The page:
The ER is not the most exciting place to spend your birthday. It was cold, sterile, and depressing as we walked through the halls to where our sailors lay being treated for hypothermia. I couldn’t decide whether to be angry or sympathetic when the nurse showed me into his room. Whether to slug his arm or give him a hug. At the last minute my sympathetic side won over. He looked so pathetic wrapped in all those blankets and IVs running through his arms. For 3 hours we waited for their temperatures to rise, and finally we were able to go home.

All of us have recounted that spring maiden voyage time and time again, recalling the life lessons that birthday “celebration” taught us. Be prepared. Listen to your wife (one of my favorites 🙂 ). Be patient. Be wise. Forgive always. Don’t take out a new sail boat as a novice sailor without wet suits on a cold day in March. With your brother-in-law. On your wife’s birthday. Ever again.

Out of all the lessons we learned, probably one of the biggest was taught by the fishermen. Out of nowhere they crossed the entire lake to save two goofy guys. They had no idea what the situation was, how bad the sailors were in need, or if anyone else would come along. They stopped their fishing, were perceptive enough to see that my family was in danger, and didn’t wait for another person to step in. What if they’d hesitated? What if they’d decided it was the ranger’s job to save that boat? What if…? That day they were heroes. That day they saved two lives. That day they taught all of us the importance of helping others. Not when it’s easy, not when it’s convenient, even when it’s someone else’s responsibility.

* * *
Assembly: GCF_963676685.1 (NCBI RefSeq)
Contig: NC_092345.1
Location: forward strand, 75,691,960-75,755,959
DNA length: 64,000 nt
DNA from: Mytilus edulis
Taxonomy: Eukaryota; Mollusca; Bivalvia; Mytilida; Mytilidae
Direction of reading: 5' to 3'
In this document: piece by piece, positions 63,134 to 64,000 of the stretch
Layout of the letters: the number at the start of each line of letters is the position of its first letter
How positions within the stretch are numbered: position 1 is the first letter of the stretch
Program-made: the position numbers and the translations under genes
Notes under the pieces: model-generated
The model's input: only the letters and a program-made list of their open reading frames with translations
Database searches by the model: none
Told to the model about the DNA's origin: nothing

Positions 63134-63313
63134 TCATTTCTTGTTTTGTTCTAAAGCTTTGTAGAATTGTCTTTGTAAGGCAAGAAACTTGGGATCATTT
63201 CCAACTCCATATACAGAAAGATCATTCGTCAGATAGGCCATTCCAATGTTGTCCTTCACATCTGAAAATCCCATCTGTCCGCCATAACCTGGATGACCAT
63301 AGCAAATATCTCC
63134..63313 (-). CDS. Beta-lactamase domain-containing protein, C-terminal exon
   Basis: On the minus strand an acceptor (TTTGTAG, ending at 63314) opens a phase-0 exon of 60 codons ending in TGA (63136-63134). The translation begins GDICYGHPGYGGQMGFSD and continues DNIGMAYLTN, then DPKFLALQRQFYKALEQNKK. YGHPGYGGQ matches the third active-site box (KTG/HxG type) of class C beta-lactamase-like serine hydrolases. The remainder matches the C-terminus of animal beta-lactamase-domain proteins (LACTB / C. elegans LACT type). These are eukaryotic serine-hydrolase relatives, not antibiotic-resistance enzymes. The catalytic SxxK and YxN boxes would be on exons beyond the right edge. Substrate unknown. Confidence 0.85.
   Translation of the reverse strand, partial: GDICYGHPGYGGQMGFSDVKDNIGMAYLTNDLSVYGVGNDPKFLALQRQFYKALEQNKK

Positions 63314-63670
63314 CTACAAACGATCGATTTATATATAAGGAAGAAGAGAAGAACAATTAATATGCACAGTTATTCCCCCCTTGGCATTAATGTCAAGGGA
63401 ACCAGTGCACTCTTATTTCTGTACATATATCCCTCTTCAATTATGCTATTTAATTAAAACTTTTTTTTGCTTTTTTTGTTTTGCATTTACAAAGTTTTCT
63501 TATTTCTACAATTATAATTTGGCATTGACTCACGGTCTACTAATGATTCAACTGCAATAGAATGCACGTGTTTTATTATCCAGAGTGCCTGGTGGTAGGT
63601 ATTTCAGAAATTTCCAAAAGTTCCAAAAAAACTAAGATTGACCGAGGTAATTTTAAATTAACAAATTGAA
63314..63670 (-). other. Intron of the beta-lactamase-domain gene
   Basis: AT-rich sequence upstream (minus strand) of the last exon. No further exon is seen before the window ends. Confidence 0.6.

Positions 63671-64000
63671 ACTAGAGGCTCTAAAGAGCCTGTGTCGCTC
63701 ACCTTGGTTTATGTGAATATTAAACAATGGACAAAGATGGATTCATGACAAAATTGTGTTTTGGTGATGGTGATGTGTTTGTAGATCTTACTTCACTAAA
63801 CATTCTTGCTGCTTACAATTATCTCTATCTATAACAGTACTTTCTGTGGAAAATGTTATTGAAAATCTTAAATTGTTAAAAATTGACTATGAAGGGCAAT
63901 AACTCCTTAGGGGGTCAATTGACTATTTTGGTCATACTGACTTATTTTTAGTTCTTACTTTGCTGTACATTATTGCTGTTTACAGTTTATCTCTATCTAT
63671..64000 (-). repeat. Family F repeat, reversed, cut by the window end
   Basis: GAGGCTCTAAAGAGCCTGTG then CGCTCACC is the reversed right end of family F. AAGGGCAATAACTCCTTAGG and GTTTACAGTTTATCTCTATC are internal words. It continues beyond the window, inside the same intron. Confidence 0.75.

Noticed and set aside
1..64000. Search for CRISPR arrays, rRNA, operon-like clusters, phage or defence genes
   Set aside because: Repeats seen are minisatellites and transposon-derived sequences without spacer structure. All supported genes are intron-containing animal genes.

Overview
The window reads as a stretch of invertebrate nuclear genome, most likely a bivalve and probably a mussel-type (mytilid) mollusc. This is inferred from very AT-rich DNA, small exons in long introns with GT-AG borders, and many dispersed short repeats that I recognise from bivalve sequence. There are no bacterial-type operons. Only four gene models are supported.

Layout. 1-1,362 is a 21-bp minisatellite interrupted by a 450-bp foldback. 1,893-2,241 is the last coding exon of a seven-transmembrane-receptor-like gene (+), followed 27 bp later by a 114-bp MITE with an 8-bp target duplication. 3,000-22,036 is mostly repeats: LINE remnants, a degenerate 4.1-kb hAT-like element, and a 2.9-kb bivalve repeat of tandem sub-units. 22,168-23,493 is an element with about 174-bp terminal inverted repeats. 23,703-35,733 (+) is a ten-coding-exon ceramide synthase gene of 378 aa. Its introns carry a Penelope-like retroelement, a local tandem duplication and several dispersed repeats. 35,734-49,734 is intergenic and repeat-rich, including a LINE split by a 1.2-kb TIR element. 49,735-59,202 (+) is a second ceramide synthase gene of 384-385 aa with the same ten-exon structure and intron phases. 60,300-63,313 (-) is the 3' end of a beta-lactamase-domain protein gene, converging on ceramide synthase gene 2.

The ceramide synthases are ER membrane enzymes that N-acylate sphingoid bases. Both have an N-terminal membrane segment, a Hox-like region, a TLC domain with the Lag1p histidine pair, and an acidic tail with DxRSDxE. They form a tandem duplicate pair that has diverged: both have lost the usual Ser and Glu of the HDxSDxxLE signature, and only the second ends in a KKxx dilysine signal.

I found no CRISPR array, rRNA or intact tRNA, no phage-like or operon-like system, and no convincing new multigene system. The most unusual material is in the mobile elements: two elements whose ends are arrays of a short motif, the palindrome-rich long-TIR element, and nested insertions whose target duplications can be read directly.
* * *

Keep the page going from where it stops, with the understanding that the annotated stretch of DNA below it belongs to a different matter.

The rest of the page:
We may not need to rush to the aid of a sinking boat, but we often need to give someone a hand. We often need to open a door, offer a smile, make a call, do an extra job, or send a note. And often it isn’t our responsibility. But ours or not, it needs to be done, and what better person than you? If you don’t, then it’s possible no one else will. Two lives could have been lost that day in that cold, spring water. But because of two fishermen who took the time to notice and to act, my two-year-old boy was comforted by his daddy’s warm arms in the “hos-tibal.” One of the best birthday presents a mother could ask for.

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Categories: Life Lessons, Marriage, Motherhood, Sailing | Tags: , , , , , , , , , | 2 Comments

Lessons Learned in a 5K

I should start this story explaining that I’m not really a runner. If I were to make such a claim it would be an insult to my amazing friends who really are. I admire their dedication, stamina, and abilities so much and would love to be considered one of them. I try to run once or twice a week and I actually really enjoy it, but a real life, distance-tracking, medal-winning, marathon-training runner I am not.